I guess my placid St. Paul years are the underpinning for my Christmas song of 2016. I think many of you can relate. Merry Christmas.
 
Addendum: Thoughtful feedback
I'm pleased to share this feedback on my song from a friend.
 
Hi Brian,
 
We just listened to this great song! You are good at this! This truly depicts the days of yesterday. We often think about how the family time seemed much more simple back then, with good black and white shows to watch and great comedians keeping it real. Those were the good old days! (Now I am showing my age!) The future Christmases will be a bit different, with the demanding cellphones and tablets and computer technology that takes away from the good old Yahtzee, Monopoly and Scrabble board game days. (Though as a Grandma, I bring these games out and get them to agree to play with me.)

 
Thanks for sharing Brian!!

  
- Brian Williams - morris mn minnesota - bwilly73@yahoo.com

Wednesday, December 7, 2016

Correy Hickman again leads MACA in scoring

First, let's recognize Pearl Harbor Day: Today (Wednesday, Dec. 7) is Pearl Harbor Day. Outside of the harbor on that fateful day, the destroyer Ward, its crew primarily reservists from St. Paul, attacks and sinks a Japanese midget submarine, the first shots fired on the date of infamy. Inside the harbor, Minneapolis-born Captain Franklin van Valkenburgh is killed on the bridge of his ship, the USS Arizona. He would be awarded the Medal of Honor by Congress.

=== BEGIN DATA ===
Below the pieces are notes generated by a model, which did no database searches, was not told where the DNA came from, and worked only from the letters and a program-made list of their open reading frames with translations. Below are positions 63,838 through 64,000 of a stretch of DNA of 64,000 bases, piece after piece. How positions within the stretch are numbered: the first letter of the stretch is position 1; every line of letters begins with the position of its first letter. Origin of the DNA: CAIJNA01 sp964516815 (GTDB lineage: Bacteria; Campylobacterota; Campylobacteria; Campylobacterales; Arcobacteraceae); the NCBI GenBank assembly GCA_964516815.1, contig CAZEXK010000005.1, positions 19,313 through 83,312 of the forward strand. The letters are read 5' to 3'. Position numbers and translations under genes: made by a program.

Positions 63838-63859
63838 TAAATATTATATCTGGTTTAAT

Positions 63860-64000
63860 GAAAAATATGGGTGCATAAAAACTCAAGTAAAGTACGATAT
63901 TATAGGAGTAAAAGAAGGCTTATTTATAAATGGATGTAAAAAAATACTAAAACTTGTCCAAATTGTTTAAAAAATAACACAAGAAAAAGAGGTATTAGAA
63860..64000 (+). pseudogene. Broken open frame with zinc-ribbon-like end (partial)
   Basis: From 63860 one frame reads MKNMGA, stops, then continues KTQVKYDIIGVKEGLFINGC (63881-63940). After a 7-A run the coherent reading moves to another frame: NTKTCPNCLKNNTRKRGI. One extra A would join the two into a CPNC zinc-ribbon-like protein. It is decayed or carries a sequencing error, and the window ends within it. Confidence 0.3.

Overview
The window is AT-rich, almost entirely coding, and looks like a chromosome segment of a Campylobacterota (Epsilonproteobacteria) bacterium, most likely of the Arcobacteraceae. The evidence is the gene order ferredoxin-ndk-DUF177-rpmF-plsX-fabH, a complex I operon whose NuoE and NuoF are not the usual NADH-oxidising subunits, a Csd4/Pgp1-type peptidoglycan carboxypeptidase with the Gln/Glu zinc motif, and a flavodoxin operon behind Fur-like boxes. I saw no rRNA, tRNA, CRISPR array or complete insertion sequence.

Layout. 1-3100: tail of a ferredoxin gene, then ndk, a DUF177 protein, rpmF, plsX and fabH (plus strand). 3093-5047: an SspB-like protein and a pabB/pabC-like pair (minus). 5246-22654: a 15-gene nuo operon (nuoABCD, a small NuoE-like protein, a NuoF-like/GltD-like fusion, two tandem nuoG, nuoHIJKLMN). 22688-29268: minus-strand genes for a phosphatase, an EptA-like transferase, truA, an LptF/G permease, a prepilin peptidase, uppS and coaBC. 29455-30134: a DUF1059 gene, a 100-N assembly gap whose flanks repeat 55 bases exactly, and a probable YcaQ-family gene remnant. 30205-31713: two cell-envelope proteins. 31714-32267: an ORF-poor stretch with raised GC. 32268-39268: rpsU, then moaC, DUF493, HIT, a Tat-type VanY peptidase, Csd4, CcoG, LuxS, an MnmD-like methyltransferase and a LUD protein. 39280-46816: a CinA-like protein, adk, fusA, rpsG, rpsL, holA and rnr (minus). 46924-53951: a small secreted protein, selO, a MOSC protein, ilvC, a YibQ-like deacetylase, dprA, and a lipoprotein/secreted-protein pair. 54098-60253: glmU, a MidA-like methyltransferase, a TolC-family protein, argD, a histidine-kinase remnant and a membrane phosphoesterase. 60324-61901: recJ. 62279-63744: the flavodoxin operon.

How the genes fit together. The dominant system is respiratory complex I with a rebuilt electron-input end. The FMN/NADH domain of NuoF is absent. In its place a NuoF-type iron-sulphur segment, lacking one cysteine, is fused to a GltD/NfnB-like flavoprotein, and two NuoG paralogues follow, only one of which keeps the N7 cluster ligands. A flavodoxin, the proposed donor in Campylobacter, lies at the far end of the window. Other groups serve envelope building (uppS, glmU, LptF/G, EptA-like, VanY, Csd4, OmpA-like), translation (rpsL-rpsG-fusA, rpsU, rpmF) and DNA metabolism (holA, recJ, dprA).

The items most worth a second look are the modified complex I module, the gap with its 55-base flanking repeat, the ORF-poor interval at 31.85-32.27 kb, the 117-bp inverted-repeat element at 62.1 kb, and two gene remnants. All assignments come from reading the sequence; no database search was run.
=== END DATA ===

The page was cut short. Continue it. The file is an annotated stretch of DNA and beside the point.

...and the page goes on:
Tigers 55, WCA 33
The MACA girls had winning margins of 30 and 22 points in the Case IH Invitational. The 22-point job was done on day 2 of this Benson-hosted affair. Our day 2 opponent was West Central Area. On Saturday, Dec. 3, our Tigers went to work in a 55-33 triumph.
Correy Hickman led our team in scoring in both games. Her output was 21 points in the 55-33 win over the Knights of West Central Area. She was sharp all over the court as she recorded six steals. Malory Anderson and Ashley Solvie each had five steals.
Ashley was tops in assists with four. Nicole Solvie attacked the boards to get seven rebounds, while Riley Decker and Jenna Howden each had five rebounds. Hickman built her team-best point total with three 3-pointers. Maddie Carrington had the other MACA 3-pointer.